He felt that since Jellybean and I did not respect his relationship he could not be friends with us.  I wish him all the best, but I was not having that nonsense in my house.

There is nothing rude about being honest as long as you stick to the facts and do not embellish... just say "Friend, you put me in a really awkward situation and I do not appreciate it, do not do it again."

tendereyes:
Thank you!

It just really put me in an awkward feeling particularly since it was very apparent that this was a couple/family event; Two, we were the planners not she, and Three, I don't even know this girl nor desire to.

Feeling  around for a good moment when I can talk with her privately  about this and we feel she is aware of the faux paus (hope I spelt that correctly) that she committed due to her being skittish around me.

This was just completely tactless of her to do...It's different had it been something she was doing and even then...just because she didn't want her friend to be alone and felt for her...she shouldn't assume we all feel that way for someone we don't even know or care to know.

Added as an afterthought:

Given her friend won't call us or email us (which is fine and I really don't care, and you know what...she really wanted to come...she should have been the one to approach us anyway and risk being refused); I for one, am not going to call her or email her, and just give her the cold shoulder.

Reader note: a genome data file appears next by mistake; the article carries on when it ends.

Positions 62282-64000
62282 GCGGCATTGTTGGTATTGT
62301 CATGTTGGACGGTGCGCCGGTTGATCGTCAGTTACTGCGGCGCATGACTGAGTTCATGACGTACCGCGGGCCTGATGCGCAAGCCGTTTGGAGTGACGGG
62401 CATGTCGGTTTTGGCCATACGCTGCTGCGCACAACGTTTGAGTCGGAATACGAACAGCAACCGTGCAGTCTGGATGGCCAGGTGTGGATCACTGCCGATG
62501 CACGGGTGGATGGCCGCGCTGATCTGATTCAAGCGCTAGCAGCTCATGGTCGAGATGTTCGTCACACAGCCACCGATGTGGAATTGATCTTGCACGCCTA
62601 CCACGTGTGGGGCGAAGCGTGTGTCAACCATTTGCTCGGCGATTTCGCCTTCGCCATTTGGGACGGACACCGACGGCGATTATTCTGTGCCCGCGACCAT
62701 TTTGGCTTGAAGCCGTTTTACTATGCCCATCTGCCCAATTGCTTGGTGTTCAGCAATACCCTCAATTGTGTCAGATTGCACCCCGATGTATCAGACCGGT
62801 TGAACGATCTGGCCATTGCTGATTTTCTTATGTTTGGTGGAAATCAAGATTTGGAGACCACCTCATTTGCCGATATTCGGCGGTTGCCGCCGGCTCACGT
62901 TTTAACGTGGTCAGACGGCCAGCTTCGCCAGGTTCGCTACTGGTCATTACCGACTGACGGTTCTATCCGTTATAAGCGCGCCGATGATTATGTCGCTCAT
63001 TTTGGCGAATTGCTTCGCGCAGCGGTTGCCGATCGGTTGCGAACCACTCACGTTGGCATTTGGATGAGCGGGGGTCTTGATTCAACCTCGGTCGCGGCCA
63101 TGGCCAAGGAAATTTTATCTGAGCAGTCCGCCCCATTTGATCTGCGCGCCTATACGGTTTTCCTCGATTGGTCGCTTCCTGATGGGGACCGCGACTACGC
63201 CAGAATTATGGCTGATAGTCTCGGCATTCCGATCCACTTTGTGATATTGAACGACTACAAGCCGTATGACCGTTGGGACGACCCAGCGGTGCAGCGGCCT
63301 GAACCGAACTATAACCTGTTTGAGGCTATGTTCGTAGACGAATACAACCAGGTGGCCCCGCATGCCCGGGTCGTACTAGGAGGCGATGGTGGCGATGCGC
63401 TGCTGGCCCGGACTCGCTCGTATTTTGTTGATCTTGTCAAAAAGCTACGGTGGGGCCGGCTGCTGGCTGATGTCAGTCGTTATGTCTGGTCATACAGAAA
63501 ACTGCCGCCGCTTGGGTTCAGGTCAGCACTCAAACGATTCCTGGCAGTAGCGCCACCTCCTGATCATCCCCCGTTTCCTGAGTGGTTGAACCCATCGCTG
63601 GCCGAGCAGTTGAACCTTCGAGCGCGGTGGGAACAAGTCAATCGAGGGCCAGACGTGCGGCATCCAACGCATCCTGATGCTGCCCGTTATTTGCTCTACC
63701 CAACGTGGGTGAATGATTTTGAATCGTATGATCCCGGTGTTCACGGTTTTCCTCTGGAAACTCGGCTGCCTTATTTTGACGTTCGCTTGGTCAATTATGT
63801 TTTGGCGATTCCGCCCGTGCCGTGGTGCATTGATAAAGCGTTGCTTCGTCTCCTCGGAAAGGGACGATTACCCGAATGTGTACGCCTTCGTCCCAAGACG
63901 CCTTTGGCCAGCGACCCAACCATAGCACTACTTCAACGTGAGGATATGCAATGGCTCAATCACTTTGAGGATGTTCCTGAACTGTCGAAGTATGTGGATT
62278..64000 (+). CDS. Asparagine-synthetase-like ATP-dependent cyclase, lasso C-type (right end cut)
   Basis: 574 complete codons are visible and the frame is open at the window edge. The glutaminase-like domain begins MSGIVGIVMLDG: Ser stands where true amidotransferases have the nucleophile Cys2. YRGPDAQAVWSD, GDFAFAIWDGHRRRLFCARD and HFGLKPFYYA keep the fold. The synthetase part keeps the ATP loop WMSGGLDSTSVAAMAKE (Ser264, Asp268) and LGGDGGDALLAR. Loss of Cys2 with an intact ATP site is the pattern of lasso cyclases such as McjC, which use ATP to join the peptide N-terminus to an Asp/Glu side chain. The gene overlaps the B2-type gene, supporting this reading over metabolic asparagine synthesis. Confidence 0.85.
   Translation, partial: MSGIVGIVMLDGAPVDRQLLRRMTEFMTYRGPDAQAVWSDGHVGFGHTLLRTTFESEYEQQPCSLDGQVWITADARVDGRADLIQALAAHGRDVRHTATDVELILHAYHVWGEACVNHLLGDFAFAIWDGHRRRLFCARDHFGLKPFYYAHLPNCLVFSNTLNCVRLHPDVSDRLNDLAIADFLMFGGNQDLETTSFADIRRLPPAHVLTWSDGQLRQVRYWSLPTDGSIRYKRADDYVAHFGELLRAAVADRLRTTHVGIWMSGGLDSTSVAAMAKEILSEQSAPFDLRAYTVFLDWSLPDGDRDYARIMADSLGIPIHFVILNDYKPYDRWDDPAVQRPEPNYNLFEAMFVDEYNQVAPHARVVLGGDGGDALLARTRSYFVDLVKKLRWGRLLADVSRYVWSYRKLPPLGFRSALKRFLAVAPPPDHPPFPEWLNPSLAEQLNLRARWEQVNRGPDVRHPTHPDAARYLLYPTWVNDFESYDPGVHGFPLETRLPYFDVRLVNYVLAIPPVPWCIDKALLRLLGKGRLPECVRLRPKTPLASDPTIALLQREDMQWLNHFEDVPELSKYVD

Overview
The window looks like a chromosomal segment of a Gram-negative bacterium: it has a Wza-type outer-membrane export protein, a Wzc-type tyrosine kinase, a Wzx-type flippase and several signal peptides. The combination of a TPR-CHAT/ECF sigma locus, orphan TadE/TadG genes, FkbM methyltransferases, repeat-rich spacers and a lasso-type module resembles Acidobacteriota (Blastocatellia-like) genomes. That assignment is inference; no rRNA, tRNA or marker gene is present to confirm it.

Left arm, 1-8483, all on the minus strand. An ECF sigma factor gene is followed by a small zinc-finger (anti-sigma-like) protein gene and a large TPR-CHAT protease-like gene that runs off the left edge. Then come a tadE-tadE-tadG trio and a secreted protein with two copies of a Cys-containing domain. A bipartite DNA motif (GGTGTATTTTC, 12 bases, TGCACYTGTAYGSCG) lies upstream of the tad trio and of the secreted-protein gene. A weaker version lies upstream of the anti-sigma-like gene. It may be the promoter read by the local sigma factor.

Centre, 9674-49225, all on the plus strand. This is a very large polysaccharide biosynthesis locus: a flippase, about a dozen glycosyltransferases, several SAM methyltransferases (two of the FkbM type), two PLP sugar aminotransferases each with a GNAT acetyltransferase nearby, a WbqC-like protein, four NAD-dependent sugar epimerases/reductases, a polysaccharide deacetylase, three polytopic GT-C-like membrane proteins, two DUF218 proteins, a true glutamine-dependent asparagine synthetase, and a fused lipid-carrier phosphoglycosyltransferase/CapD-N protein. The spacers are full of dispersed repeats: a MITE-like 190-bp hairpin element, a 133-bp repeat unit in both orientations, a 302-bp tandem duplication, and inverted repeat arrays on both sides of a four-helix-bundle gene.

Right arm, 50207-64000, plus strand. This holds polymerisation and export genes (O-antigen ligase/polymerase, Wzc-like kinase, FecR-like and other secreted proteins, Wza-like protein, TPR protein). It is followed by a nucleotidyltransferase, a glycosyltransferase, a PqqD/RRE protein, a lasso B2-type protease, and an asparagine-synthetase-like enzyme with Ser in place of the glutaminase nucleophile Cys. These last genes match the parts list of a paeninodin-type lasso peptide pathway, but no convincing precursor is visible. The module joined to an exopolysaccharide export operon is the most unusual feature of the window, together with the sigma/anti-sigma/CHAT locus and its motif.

I don't think she even knows how to get here since I never have talked to her, given my number, etc. and I don't plan on extending anymore than what I've let myself get into. She's made it obvious she's coming and hubby and I said fine...but we won't contact her and open the door anymore than what is already open.

This is our home and her friend (mine) more or less is responsible for her now.

BurninDinner:
I agree with Xanthia.  You should've told your friend in the first place it's too bad she was so tactless but you can't help her out.  However, now you've got this person coming and there's no way around it. 

So you still have to be civil to her WHILE she's in your house (you can't give her the cold shoulder in your home), but do explicitly tell your friend not to invite people BEFORE she checks with you that it's OK.

tendereyes:
*nod* we've also gotten rid of the mistletoe and made it understood that no other guests are going to be allowed save whom we have invited .

A bit of the cold shoulder and it's actually going to be harder since my husband plans on playing the bad guy and completely give the cold shoulder.

Added:

LOL..we're still doing couple only games so that's not going to change so what she chooses to do then..is really her choice...We invited NO single people so it's only married couples and she'll be the only single person.